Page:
We’ve written pieces relating to this on a few occasions, most notably here where we said…
…if writing about beer is London-centric, and it might be a bit, it’s partly because London is bothering to write about beer.
We say, once again, that if you think your region is overlooked, you should make the case. Write a blog post or ebook, or put together a Google Map, showing where a visitor to your region can find local beer, the beer-geekiest bars and pubs, and give some suggestions for how they can get from one to another. Your target audience here is people on weekend breaks — why should they visit your city rather than, say, Sheffield, or Manchester, where there is so much interesting beer that it’s hard to know where to start? But also, by extension, bloggers and journos looking for advice on where to start.
‘But we’re not like those obnoxious Londoners/Mancunians/Leodensians — we don’t like to shout about ourselves because we’re so humble and unassuming,’ feels like a response we’ve heard several times in this kind of conversation, and that’s a bit… pathetic. It’s probably better to boast than to grumble, and wait for someone else to do the shouting for you.
And, of course, writing critically is good too — it’s a sign of maturity in a scene and can add credibility to your guidance. If a visitor follows your advice and ends up in pubs that are merely ‘meh’, drinking bad beer, they’ll think less of your scene overall.
We used to have a page here collecting links to town, city and region guides and pub crawls written by beer bloggers, but had to scrap it because they weren’t being kept up to date and too few new ones were appearing. It would be nice to revive that, or at least to know that there’s a guide out there to Birmingham, Brighton, Bristol, or wherever, that we can point people to when they ask us, which they do from time to time.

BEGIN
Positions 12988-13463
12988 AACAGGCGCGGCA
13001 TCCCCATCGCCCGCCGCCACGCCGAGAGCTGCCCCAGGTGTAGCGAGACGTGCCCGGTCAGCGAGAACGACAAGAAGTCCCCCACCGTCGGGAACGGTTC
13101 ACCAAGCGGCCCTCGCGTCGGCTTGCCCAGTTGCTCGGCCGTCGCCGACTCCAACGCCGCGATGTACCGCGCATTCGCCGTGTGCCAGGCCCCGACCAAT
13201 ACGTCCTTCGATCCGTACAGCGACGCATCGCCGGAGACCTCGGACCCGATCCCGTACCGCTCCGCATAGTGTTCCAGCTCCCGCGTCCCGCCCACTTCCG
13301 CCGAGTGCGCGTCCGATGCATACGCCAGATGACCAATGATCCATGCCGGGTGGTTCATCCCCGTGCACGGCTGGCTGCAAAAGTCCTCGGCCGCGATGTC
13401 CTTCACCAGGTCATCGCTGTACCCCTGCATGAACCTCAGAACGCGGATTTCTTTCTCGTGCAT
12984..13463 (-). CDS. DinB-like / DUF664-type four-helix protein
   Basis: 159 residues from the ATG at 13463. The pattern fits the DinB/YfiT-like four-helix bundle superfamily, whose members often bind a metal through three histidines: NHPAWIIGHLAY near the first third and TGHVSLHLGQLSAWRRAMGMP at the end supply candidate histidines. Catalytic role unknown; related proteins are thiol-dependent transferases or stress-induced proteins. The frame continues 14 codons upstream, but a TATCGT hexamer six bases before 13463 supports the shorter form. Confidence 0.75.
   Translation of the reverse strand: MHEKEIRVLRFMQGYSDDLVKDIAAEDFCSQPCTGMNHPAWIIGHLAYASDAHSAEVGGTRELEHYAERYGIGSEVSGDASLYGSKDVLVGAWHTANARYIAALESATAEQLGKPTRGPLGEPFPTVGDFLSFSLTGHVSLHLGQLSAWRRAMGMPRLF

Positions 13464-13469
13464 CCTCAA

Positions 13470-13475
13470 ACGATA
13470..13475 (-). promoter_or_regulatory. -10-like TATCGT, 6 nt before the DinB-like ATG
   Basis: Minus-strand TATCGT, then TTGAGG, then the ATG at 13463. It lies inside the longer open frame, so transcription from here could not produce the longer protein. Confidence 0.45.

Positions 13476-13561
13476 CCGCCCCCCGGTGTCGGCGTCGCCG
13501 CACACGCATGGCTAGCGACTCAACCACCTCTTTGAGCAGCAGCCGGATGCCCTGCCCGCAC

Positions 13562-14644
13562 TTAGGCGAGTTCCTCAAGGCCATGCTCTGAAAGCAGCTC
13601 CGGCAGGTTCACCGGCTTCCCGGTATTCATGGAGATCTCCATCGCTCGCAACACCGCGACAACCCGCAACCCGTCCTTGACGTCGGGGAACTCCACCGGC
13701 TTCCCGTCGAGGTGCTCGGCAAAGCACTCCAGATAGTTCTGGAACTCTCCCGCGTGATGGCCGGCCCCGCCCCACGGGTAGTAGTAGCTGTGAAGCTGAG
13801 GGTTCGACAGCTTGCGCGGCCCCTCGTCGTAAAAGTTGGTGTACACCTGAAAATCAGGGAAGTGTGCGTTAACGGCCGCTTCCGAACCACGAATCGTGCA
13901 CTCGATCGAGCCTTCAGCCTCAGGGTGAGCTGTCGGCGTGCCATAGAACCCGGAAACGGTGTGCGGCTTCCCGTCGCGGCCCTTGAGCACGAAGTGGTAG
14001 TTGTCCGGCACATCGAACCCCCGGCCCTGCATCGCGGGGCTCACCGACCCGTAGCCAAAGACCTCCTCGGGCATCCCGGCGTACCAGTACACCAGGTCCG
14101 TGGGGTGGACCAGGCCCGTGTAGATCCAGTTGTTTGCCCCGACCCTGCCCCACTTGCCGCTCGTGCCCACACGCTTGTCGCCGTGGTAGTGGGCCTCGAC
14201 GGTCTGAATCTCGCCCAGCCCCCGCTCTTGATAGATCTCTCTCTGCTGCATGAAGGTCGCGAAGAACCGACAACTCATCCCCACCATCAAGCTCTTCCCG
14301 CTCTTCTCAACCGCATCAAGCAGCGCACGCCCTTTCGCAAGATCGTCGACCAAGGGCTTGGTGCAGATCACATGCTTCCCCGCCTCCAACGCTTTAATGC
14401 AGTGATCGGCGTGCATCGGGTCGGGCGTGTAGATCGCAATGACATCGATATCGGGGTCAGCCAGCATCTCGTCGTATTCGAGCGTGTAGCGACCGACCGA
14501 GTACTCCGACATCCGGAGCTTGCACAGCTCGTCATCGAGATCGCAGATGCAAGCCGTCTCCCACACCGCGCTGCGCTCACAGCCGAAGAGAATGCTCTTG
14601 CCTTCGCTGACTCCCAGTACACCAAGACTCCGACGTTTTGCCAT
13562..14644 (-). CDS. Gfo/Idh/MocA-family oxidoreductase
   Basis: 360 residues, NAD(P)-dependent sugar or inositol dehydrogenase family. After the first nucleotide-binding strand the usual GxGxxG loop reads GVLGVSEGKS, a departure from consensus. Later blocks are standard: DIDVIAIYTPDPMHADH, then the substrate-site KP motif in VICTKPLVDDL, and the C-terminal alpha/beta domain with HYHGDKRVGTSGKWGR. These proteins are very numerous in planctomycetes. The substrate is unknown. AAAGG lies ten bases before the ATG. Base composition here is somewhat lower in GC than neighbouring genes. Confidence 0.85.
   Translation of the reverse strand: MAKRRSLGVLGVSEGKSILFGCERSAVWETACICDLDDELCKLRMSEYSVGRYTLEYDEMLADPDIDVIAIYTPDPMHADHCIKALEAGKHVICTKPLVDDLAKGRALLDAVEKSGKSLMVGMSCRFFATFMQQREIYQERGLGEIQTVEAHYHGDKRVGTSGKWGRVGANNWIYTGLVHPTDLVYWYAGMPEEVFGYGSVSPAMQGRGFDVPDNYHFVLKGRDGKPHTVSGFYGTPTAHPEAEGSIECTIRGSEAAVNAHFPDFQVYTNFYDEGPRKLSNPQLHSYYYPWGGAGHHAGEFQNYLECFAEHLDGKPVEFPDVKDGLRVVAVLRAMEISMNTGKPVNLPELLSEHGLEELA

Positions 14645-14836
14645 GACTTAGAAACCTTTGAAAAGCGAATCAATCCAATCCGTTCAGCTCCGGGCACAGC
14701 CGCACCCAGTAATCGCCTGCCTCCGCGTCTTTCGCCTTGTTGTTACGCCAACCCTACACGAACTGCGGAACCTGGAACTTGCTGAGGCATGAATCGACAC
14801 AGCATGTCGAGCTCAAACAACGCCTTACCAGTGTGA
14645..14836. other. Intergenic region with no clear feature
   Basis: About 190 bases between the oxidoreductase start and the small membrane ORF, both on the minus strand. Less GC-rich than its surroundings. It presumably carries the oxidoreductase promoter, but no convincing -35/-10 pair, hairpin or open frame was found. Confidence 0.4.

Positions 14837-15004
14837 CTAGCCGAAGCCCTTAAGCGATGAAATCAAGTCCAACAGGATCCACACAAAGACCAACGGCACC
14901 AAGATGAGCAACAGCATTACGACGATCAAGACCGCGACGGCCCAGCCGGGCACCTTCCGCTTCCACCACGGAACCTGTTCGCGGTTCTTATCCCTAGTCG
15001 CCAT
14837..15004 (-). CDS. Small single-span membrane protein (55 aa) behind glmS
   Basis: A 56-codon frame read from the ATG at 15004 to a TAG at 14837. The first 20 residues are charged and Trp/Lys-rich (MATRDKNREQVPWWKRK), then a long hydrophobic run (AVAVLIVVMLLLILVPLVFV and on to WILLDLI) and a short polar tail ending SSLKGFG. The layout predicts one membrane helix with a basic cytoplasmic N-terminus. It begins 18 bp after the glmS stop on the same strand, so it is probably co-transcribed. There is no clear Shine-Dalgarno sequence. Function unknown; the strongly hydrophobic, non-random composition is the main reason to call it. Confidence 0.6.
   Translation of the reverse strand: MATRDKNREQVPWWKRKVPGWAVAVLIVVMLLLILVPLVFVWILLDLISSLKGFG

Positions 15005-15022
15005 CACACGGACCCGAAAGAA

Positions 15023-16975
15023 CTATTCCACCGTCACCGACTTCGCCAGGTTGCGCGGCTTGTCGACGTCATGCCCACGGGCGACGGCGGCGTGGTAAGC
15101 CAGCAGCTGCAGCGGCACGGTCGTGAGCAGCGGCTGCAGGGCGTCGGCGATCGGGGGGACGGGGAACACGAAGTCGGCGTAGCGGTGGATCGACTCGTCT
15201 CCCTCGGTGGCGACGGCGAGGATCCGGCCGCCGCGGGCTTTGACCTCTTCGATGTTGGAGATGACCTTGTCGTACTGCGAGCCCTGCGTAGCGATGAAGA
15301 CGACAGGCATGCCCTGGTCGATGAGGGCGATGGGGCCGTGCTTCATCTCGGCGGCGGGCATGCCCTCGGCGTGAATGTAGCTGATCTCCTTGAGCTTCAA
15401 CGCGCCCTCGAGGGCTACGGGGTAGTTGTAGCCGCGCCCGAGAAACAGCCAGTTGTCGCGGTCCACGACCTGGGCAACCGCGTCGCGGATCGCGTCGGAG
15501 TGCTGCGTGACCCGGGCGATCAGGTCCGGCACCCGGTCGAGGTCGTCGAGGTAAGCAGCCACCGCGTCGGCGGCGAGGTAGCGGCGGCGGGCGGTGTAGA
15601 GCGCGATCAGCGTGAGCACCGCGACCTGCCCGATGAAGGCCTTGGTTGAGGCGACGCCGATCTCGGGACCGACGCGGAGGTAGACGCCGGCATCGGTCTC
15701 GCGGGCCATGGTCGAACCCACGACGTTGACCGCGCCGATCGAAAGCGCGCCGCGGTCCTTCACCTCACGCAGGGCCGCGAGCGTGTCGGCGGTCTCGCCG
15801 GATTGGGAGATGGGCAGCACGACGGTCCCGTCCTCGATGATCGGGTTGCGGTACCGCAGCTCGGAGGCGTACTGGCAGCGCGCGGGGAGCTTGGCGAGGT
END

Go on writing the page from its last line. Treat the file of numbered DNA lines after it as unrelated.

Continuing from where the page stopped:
Right, we’ve done pretty well at keeping things ticking over up to this point but, to paraphrase Hildegard Knef, from here on it gets rough.
We’re in the process of moving from Penzance to Bristol which means several long train journeys, lots of disruption, computers in places without internet, and internet in places without computers. And who knows where all the books and yellowing pamphlets will be.
This disruption shouldn’t last more than a couple of weeks and we’ll still hopefully manage to get the odd blog post out — we’ve got some half-written that just need polishing up when we can catch our breath, and others we can probably just about manage to type with crabbed fingers on phone screens.
And also, here’s something to think about: once we’re settled at the other end we’re hoping to put together a follow-up to ‘The Good, the Bad and the Murky’, which was itself a follow-up to Brew Britannia. If you’ve got thoughts on the kind of things we ought to include — major trends and developments in British beer since 2015 — drop us a line (firstname.lastname@example.org) or leave a comment below.
The first beer that came to mind was local brewery St Austell’s short-lived 1913 stout. Strong by cask ale standards and historically-inspired it unfortunately didn’t sell and slowly morphed into Mena Dhu — still great but a much tamer product. We’d go out of our way for a pint of 1913 which isn’t something we can say of many beers.